An Army doctor said to be the first active-duty officer to come out as transgender has been indicted on a charge of providing confidential U.S. government information to Russia to assist that nation in its war against Ukraine.
Jamie Lee Henry, 39, and their wife, Anna Gabrielian, 36, were charged Thursday with conspiracy and the disclosure of individually identifiable health information, according to a press release from the U.S. Attorney's Office for Maryland. Both live in Rockville, Md. The charges came from a federal grand jury.
Henry, a major in the U.S. Army, came out as a trans woman in an interview with BuzzFeed News in 2015. Although that was a year before the Obama administration lifted the ban on out trans service members, Henry received permission to change their name and pronouns. However, the press release from the U.S. Attorney's Office uses male pronouns. A spokesperson told CNBC that Henry had most recently used male pronouns, including in a court appearance last week, and an attorney for Henry declined comment to the channel.
During the time of the alleged conspiracy, Henry worked as a staff internist stationed at Fort Bragg, the home of the Army's XVIII Airborne Corps, headquarters of the United States Army Special Operations Command, and the Womack Army Medical Center. Henry held a secret-level security clearance. Gabrielian worked as an anesthesiologist at Medical Institution 1 in Baltimore.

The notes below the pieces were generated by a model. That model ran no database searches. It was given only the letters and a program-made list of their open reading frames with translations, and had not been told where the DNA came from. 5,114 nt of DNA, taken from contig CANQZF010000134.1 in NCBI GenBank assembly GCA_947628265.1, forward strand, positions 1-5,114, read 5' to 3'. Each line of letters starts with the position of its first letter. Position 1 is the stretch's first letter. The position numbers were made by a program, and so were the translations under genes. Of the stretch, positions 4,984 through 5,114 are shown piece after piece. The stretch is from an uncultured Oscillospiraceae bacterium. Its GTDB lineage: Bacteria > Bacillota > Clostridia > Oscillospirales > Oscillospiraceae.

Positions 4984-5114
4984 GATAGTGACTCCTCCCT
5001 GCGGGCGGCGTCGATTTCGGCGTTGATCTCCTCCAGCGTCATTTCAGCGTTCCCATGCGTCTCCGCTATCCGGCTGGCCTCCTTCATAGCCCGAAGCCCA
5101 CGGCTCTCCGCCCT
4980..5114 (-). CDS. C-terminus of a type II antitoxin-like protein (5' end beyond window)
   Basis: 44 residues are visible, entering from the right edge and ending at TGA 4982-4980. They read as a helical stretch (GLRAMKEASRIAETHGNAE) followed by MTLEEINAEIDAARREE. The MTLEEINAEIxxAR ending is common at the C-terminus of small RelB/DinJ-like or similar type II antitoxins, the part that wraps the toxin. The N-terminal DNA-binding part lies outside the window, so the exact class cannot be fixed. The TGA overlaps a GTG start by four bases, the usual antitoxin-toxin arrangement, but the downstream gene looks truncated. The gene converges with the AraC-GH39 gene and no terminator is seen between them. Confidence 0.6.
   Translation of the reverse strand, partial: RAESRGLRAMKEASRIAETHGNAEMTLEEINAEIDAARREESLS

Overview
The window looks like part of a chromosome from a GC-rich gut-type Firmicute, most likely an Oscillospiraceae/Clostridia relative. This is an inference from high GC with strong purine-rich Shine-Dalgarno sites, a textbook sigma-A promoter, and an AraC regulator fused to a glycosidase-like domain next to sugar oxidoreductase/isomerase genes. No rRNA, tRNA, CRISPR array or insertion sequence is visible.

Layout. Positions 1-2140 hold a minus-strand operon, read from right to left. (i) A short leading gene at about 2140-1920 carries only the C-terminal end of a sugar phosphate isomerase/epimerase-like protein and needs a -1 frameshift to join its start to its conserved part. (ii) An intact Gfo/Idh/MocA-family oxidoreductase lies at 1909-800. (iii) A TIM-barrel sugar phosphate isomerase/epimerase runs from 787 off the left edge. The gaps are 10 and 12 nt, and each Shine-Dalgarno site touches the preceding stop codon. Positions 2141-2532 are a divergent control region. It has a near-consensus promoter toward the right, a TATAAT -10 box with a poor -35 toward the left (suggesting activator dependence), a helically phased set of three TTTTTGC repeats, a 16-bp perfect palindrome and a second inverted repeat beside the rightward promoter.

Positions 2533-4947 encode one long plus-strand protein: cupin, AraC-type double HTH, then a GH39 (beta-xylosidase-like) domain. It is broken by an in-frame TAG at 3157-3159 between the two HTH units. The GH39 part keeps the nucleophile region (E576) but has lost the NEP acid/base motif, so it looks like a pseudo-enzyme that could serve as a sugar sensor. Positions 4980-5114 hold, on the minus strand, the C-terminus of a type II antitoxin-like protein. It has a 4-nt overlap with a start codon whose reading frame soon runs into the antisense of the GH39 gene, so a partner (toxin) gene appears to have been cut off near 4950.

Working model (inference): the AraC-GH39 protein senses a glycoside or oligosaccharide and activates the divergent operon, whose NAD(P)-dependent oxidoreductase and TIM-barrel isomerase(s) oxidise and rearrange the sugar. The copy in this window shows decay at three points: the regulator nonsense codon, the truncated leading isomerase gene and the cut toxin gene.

Henry and Gabrielian believed they were providing information to a Russian agent, but the person they were dealing with was actually an undercover FBI agent. "According to the eight-count indictment, Gabrielian and Henry conspired to cause harm to the United States by providing confidential health information of Americans associated with the United States government and military to Russia," the press release states. "Specifically, the indictment alleges that beginning on August 17, 2022, Gabrielian and Henry conspired to provide IIHI [individually identifiable health information] related to patients at Medical Institution 1 and at Fort Bragg to an individual they believed to be working for the Russian government in order to demonstrate the level of Gabrielian's and Henry's access to IIHI of Americans; their willingness to provide IIHI to the Russian government; and the potential for the Russian government to gain insights into the medical conditions of individuals associated with the United States government and military in order to exploit this information."
If convicted, Henry and Gabrielian each face a maximum sentence of five years in federal prison for the conspiracy and a maximum of 10 years in federal prison for each count of disclosing individually identifiable health information.